Bio Facts: Tetra, Cardinal
South America: the upper Orinoco and Negro Rivers of Venezuela and Brazil
Blackwater rivers characterized by an acidic pH, low mineral content and the presence of humic acids.
Adult length: 1.25 in. (3 cm); coloration: striking iridescent blue line with the body below this line being vivid red in color; appearance: mature females are usually bigger and noticeably stockier than males.
In the wild – 1 year; in captivity – several years
Less than 1 year
In the wild, they eat small crustaceans and worms; in the Zoo, they are fed a scientifically developed, commercially available high quality flake fish and pelleted food.
Cardinal tetras are a shoaling species by nature, and will fare much better when in the company of its own kind. A micropredator, it feeds mainly on small invertebrates.
The cardinal tetra, in the wild, swims upstream in large numbers to parts of its native river habitat that are completely enclosed above by rainforest canopy. Such waters are subject to heavy shading by the rainforest trees, and virtually no sunlight reaches them. Here, the fishes spawn in large aggregations.
In the aquarium, a single pair can be conditioned for breeding, but the breeding aquarium not only needs to contain water with the correct chemical parameters cited above: the breeding aquarium needs to be heavily shaded to mimic the low light conditions of the fish’s native spawning grounds. If the fishes are ready to spawn, the male, which will be the slimmer of the two fishes in outline, will pursue the female into fine-leaved plants: her fuller outline, which usually indicates the presence of ripe eggs within her reproductive tract, should be readily apparent at this point. If the female is ready, she will allow the male to swim alongside her, and together, the pair will release eggs and sperm.
Apart from the stringent requirements with respect to water chemistry, one of the major difficulties mitigating against success in captive breeding of the species is the nature of the newly laid and fertilized eggs. The eggs of the cardinal tetra are photosensitive, and will die if exposed to bright light. Consequently, after spawning, the fishes should be removed and the aquarium covered to darken it, thus providing the developing eggs with the conditions necessary for development.
If the eggs are fertile, and kept in darkened surroundings, they will hatch in approximately 3 days at 82°F (28°C). Free swimming fry remain photosensitive for at least the first 7 days of life, and need to be introduced to increasing light levels on a gradual basis. During this time, they are approximately 4 mm in length, and require infusoria, or liquid fry food. Newly hatched brine shrimp and other similar live foods such as sifted Daphnia can be fed to the growing fry at between 7 and 14 days of age. Growth continues at a modest rate, and the fishes assume full adult coloration only after a period of approximately 8 to 12 weeks, depending upon quality of food and aquarium water.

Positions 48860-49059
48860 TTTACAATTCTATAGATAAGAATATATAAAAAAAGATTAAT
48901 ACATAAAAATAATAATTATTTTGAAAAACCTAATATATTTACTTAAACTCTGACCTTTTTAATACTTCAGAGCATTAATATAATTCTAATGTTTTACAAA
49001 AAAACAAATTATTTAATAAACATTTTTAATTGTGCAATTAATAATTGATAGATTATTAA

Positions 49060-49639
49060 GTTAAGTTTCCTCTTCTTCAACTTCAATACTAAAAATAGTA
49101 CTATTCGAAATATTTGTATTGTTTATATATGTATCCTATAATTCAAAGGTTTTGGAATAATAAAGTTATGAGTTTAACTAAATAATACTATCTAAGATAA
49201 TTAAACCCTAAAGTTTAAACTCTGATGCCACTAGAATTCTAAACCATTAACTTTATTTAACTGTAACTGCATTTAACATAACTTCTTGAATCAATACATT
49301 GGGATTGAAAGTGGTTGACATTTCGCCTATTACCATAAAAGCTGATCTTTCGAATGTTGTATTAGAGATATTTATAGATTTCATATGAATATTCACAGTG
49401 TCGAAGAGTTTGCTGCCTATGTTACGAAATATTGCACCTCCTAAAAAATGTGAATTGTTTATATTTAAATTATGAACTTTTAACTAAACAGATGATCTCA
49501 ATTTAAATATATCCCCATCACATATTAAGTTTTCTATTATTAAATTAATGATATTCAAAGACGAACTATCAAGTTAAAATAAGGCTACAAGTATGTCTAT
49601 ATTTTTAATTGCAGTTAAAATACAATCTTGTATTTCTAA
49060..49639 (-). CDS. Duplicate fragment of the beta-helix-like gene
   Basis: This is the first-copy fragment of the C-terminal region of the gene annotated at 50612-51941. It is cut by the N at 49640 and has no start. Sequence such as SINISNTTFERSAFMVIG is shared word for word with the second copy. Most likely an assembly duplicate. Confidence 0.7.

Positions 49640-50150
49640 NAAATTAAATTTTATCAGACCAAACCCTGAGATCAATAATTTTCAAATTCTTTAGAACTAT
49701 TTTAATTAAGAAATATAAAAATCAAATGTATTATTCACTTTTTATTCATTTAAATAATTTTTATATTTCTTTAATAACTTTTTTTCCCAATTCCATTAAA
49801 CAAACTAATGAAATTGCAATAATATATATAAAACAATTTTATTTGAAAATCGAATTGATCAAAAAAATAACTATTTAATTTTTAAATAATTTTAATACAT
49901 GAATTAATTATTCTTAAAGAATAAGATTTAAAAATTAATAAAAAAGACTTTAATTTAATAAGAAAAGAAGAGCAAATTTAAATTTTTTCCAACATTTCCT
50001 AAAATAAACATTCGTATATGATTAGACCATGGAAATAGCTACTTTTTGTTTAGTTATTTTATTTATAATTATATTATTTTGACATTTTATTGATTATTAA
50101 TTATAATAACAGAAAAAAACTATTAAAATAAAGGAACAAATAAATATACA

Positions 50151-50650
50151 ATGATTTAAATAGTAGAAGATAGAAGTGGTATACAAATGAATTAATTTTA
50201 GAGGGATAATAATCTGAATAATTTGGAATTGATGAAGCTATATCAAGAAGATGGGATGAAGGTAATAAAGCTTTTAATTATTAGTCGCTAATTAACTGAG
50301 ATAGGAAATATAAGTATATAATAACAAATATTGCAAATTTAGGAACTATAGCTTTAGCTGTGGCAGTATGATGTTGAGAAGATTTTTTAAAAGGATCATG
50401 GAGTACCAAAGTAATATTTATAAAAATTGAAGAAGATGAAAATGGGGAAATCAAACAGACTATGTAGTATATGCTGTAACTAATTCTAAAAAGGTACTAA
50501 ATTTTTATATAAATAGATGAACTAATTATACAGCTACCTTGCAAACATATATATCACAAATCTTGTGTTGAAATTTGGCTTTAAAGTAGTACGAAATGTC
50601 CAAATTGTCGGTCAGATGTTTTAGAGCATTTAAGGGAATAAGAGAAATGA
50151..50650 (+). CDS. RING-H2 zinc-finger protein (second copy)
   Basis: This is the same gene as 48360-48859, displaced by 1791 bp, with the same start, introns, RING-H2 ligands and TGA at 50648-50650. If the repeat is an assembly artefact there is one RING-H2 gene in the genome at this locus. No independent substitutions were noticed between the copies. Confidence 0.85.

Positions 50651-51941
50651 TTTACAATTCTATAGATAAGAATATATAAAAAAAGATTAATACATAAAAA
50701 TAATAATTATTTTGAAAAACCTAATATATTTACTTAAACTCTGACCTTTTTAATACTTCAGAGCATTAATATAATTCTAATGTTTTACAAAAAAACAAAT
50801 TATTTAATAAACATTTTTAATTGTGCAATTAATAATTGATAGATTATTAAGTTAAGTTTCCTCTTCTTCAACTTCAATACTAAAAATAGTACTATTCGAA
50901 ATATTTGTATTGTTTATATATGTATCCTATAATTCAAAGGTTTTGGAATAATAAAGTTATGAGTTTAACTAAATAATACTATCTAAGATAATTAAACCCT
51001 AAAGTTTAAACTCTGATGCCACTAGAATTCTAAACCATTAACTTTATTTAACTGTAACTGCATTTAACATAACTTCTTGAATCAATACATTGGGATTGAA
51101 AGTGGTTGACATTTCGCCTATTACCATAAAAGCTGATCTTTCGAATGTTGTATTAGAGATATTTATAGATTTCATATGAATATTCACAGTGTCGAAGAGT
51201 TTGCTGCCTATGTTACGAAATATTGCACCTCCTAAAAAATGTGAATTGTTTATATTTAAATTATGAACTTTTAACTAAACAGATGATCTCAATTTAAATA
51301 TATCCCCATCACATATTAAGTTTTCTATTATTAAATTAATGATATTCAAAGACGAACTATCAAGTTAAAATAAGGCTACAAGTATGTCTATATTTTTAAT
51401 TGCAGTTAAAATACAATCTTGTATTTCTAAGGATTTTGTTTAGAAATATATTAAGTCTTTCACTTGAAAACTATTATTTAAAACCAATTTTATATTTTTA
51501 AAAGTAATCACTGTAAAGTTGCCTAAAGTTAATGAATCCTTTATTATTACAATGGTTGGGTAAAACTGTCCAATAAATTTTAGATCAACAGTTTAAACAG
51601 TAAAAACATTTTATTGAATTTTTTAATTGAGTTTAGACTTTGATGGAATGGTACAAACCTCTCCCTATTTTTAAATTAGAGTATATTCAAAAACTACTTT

The blue stripe serves as a signal to conspecifics, keeping shoals together in the dim blackwater conditions typical of their natural habitats. It is also thought to assist in confusing would-be predators. The stripe contains reflective pigment cells known as iridophores, which reflect light and can be seen as blue or green depending on the angle the light hits the stripe. At night when there is no light to be reflected the fish appear brown or grey. It takes around 15 minutes for the stripe to start reflecting light in the morning. The red stripe on the other hand appears black in the attenuated light and serves to camouflage the fish.
The cardinal tetra’s appearance is similar to that of the closely related neon tetra, with which it is often confused; the neon’s red coloration extends only about halfway to the nose, and the neon’s blue stripe is a less vibrant blue.
Paracheirodon axelrodi is also often called the red neon tetra. Cheirodon axelrodi (the original name) and Hyphessobrycon cardinalis are obsolete synonyms. The fish’s common name, cardinal tetra, refers to the brilliant red coloration, reminiscent of a cardinal’s robes. The species name, axelrodi, honors ichthyologist Herbert R. Axelrod.
The characteristic iridescence of this tetra is a structural color, caused by refraction of light within guanine crystals that develop within specialized cells called iridocytes in the subcutaneous layer. The exact shade of blue that is seen will depend upon the viewing angle of the aquarist relative to the fish - if the aquarist changes viewpoint so as to look at the fish from the substrate upwards, the color will change hue, becoming more deeply sapphire blue and even indigo. Change the viewpoint to one above the fishes, however, and the color becomes more greenish.
Normally aquarists prefer to buy tank bred fish, but some Brazilian ichthyologists believe that fish keepers should continue to support the sustainable Cardinal fishery of the Amazon basin, since thousands of people are employed in the region to capture fish for the aquarium trade. It has been suggested that if those fishermen lost their livelihood catching Cardinals and other tropical fish, they might turn their attention to engaging in deforestation.
Jacksonville Zoo History:
Cardinal tetras have been part of our animal collection most of the time since their arrival in 2004.